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range of small objects surrounded by blue shapes to denote a river

A diverse group of international students, including participants from North America, China and India, have worked together to produce the latest exhibition on display at the Museum of Archaeology. ‘Throwing it Out There: The Archaeology of Ritual, Rivers and Rubbish’ will open on 15 June. The students have created this exhibition as part of their course, the MA Museum and Artefact Studies, in the Department of Archaeology.

The exhibition includes Bronze Age hoards found in the Durham area, artefacts found in the River Tees at the Roman site at Piercebridge by divers Bob Middlemass and the late Rolfe Mitchinson, and objects recovered at Elvet Bridge by underwater archaeologist Gary Bankhead.

Throughout history and across cultures, water has been seen as having qualities which allow people to connect with other worlds. The new exhibition tells this story by delving into the rich ritual history of the rivers of County Durham.Durham’s history as a place of ritual is told through Bronze Age hoards, Roman votive deposits and medieval pilgrim badges, while tales of the lives of Durham’s past residents are brought to light through engagement rings, badges and tokens, and the occasional lost child’s toy.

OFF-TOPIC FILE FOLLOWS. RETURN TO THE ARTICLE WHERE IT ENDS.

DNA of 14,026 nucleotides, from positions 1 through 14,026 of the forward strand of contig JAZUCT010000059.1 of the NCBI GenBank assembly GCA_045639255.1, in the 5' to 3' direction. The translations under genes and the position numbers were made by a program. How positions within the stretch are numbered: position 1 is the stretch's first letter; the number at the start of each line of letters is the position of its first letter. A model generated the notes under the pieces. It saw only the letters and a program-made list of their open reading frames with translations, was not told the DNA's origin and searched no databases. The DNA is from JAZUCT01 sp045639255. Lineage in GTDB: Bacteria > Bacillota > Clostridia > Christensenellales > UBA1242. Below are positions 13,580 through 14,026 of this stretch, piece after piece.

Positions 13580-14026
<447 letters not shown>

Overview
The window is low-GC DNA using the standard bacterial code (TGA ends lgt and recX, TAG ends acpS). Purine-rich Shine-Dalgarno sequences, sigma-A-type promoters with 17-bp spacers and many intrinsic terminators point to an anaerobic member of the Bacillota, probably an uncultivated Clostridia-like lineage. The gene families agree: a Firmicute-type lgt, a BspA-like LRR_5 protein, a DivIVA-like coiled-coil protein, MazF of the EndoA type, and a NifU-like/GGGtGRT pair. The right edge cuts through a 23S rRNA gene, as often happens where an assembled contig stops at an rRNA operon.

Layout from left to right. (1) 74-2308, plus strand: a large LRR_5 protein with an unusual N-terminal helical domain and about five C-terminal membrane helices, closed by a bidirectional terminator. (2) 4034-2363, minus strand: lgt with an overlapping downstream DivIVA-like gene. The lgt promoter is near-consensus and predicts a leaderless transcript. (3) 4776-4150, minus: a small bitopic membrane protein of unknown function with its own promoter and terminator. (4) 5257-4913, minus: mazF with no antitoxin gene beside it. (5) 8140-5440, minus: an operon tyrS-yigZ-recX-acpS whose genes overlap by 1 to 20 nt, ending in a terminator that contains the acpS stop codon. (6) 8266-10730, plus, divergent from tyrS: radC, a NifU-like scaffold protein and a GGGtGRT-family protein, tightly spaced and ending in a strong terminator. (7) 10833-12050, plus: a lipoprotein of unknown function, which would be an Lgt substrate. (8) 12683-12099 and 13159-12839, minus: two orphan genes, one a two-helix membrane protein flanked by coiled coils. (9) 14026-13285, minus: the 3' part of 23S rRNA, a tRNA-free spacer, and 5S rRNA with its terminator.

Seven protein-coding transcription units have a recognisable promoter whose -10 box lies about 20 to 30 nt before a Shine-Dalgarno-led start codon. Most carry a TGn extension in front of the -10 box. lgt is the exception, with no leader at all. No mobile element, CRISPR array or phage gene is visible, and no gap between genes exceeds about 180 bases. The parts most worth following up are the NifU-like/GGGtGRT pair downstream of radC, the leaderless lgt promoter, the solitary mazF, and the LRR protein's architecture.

The Elvet Bridge collection includes objects from the medieval period to the twentieth century found by underwater archaeologist Gary Bankhead, who calls the exhibition an opportunity for visitors “to marvel at these small things forgotten, the everyday material culture of the citizens of Durham dating back to the time when Elvet Bridge was built in the late-twelfth century”.

Megan Shannon, an international student from the United States on the exhibition team, said;  “I am not only having fun and making lifelong friends, but learning hands-on skills that I can use professionally in the future”.

Dr Mary Brooks who leads the Museum Communications module, explained “the students on the exhibition team are tasked with creating real and virtual exhibitions using the amazing collections of Durham University’s museums. This provides them with a real-life opportunity to develop their professional skills, put their ideas into practice and engage with visitors. It is a key step in enabling them to realise their dreams of working in museums around the world.”

The team are also producing a four-part podcast, ‘Rituals in the Making’, that will be made available on the Museum of Archaeology website 

The exhibition will open to the public on Friday 15 June and will run until Sunday 12th November 2023. Entry to the Museum of Archaeology is free.

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